Missing Children Publication Hub

The publications in this section contain the results of our research as well as curated research on topics and issues relevant to missing children in Europe and the world. Example of the type of research you can find are understanding the causes of the different types of missing children cases in Europe, policy on missing children, search and rescue operations and family support. The menu and submenu options below will help you find what you're looking for.

If you'd like to share relevant research with us, please send the title, a link and description of the research to info@missingchildreneurope.eu.

The blue light social services? Responding to repeat reports to the police of people missing from institutional locations (by Carol Hayden & Karen Shalev-Greene)



Missing Children Publication Hub

Missing children

Views 4249 times


The issues that arise in responding to repeat reports to the policing of people missing from institutional locations (such as hospitals, mental health units and children's residential care) are the focus of this article. This focus relates to the broader issue of policing vulnerability and the concepts of ‘duty of care’, ‘safeguarding’ and ‘risk’ as they apply to role of the police in their response to missing people. The current study is based on research on 1321 missing persons cases that were closed in 2011; these cases came from 149 institutional locations in a police force in central England and account for nearly half of all repeat reports to the police in this force area. The top ten organisational addresses accounted for over a quarter (27.6%, 364 of 1321) of the repeat reports over a one-year period. Seven of these organisational addresses are private children's care homes (275 reports, 75.5% of the top 10 reporting locations) and three are mental health units (89 reports, 24.5% of the top 10 reporting locations). The cost to the police of responding to reports from these 10 locations is estimated to be between £482,250 and £879,060. The article highlights that a significant part of police work on missing people relates to institutional locations that present the police with different types of potential risk.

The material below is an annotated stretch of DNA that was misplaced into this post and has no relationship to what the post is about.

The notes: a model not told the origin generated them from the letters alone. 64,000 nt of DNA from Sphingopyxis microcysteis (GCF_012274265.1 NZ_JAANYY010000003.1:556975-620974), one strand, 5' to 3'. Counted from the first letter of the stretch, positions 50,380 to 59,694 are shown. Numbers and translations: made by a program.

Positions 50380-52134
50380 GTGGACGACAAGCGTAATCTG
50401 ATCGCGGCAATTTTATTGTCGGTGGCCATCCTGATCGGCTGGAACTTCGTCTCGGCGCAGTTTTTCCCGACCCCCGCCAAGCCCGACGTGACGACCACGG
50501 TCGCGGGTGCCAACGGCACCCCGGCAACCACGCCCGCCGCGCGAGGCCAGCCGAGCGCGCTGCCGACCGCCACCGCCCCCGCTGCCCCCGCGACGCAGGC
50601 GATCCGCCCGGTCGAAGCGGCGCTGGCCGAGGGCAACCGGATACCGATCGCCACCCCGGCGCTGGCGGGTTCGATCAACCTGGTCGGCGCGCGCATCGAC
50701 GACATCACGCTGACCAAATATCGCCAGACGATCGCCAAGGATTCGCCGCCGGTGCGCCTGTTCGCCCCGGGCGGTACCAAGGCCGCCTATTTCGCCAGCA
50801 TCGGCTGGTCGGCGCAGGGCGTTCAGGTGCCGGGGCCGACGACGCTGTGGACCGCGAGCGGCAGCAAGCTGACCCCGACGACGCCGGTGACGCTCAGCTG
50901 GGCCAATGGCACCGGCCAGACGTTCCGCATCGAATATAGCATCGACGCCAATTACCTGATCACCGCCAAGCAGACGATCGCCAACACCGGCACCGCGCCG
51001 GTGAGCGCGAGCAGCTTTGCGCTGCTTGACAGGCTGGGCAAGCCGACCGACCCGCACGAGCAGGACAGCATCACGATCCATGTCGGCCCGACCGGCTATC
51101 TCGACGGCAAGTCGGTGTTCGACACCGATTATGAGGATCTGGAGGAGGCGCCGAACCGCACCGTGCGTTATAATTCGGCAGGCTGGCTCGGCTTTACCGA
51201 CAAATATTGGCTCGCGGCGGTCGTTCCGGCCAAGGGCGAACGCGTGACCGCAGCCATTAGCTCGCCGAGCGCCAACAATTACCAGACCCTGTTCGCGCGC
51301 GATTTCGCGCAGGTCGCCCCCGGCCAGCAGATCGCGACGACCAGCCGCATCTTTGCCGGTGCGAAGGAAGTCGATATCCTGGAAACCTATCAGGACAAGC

SIMILAR
  • Missing Persons A handbook of research
    Missing Persons A handbook of research by Karen Shalev Greene and Llian Alys
    This groundbreaking book brings together for the first time ideas and expertise across this vast subject area into one interconnected publication. It explores the subjects of missing children, missing adults, the investigative process of missing person cases, and the families of missing persons.
  • The cultural nature of missing
    The cultural nature of missing by Joe Apps
    The notions of trying to define 'missing' and 'missingness' are fascinating. Many people, who are reported to authorities as being missing by family and friends, do not consider themselves as missing persons; when found, they are surprised that they have been considered as 'missing'. Adults have rights to do as they please and also the right to be forgotten.
  • Life’s on Hold: Missing people, private calendars and waiting
    Life’s on Hold: Missing people, private calendars and waiting by Susan Hogben
    This article presents the impact of someone being missing, by considering the role of time in three interrelated fashions.
  • Living in Limbo: The experiences of, and impacts on, the families of missing people